Heriberto Cocom descends from a long line of Maya healers. In the spirit of their ancient practices, Heriberto procured for himself knowledge of medicinal cures. His father was a snakebite healer whose best friend, Don Elijio Panti, was a renowned Maya medicinal and spiritual healer. At the age of 14, Don Beto, as he was known, crafted his first marimba and guitar. Fearing travel to Belize City, the only place where a secondary level school was located, he intentionally failed the exam that would allow him to progress in his studies. In doing so, he was able to tailor his education to his own interests. He proceeded to learn many trades such as carpentry, gardening, farming, and chicle harvesting.
At the age of 24 he was able to cure two snakebite victims by implementing what he learned from his father. Later, Don Beto realized that by practicing what his mentors taught him, he could help keep Maya traditions alive.
When he died in November of 2012, Don Beto owned 15 acres on which he established the Masewal Forest Garden. Don Beto was married at the age of 21 and had 7 children, none who followed him in his traditional practice. His wonderful forest garden with all its amazing healing plants is now part of the inheritance and liable to be broken up among the heirs.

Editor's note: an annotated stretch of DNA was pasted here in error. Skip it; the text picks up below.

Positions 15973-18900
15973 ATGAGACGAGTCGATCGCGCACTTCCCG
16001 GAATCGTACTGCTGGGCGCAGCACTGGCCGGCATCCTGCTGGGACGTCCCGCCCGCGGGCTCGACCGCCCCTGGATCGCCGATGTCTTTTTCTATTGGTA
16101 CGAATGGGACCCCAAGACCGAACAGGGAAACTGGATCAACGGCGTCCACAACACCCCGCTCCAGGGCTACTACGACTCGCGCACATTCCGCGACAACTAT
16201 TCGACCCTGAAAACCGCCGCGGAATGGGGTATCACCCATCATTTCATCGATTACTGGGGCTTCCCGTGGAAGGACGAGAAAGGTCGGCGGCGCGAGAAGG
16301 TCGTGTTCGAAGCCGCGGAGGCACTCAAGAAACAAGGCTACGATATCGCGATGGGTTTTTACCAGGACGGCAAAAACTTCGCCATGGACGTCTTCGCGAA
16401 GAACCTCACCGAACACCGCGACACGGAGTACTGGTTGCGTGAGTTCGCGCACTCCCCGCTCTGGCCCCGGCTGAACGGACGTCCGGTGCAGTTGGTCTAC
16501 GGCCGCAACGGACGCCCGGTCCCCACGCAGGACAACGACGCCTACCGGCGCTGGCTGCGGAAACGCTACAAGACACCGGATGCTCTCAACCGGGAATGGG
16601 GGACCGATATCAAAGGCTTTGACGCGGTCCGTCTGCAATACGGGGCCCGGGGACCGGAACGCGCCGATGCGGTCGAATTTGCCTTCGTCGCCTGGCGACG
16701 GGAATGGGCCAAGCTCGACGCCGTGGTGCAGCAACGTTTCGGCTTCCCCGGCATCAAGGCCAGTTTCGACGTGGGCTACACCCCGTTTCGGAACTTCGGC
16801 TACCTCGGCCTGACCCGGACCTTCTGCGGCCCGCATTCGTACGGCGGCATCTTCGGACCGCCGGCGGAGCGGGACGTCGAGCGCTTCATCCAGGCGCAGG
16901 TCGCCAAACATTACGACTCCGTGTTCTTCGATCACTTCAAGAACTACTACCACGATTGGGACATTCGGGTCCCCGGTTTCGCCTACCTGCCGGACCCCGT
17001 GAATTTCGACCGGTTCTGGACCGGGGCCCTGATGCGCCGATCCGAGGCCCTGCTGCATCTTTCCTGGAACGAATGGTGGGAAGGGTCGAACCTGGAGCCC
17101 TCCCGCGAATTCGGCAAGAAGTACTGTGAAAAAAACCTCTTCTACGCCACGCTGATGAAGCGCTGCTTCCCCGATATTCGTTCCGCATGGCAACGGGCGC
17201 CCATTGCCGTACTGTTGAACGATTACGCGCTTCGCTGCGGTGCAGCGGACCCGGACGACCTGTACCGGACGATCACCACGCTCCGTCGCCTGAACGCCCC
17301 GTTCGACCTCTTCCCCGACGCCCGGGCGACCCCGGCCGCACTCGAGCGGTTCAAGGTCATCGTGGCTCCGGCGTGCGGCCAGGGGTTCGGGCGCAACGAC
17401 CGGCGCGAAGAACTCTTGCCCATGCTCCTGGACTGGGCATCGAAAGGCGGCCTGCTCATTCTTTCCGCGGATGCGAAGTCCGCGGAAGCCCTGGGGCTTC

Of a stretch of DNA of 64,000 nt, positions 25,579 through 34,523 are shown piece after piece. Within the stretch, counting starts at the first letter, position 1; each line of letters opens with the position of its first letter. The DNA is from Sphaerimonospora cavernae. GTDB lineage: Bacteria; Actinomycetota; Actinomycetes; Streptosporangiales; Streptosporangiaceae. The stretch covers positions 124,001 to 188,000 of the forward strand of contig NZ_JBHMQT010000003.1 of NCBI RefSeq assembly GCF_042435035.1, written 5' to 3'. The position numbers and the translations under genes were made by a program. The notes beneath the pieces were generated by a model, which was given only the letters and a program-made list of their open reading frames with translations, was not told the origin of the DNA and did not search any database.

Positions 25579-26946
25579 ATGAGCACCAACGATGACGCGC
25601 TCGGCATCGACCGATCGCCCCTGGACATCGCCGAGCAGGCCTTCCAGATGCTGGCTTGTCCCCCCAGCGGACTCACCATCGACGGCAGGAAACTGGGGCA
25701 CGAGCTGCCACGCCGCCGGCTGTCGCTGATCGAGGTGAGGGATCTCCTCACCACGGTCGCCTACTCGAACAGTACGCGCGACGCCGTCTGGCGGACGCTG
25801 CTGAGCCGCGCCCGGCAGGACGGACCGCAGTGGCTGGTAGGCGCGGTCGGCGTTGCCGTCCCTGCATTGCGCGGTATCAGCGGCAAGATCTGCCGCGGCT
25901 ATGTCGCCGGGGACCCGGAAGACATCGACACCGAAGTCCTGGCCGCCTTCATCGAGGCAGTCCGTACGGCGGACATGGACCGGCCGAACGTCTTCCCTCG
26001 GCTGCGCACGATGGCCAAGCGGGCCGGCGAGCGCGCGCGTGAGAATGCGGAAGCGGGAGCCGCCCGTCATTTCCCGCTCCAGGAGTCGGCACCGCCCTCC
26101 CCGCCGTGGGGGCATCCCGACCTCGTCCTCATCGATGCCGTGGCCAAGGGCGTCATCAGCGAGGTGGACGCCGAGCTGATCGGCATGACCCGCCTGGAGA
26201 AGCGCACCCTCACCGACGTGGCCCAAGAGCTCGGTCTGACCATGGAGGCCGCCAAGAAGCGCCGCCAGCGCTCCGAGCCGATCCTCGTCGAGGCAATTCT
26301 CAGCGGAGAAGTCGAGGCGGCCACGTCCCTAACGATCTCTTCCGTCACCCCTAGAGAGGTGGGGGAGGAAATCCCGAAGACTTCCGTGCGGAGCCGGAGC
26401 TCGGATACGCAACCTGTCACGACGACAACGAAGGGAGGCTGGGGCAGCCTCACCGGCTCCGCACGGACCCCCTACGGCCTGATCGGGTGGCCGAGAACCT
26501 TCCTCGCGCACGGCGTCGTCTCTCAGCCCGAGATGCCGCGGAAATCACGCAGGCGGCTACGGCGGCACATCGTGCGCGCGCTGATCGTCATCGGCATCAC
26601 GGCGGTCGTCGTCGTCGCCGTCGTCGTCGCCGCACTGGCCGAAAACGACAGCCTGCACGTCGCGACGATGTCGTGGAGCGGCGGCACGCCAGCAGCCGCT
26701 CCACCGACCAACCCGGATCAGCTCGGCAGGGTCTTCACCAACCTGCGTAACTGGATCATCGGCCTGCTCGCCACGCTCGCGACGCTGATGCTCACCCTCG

Always full of life, Don Beto enjoyed providing information about traditional healing practices to all who will listen. His knowledge of the forest was immense. He distinguished more than 540 species of forest plants and could enumerate their significance. Because none of his sons were interested in learning his trade, Don Beto worried that future generations may lose the knowledge he had worked so hard to secure.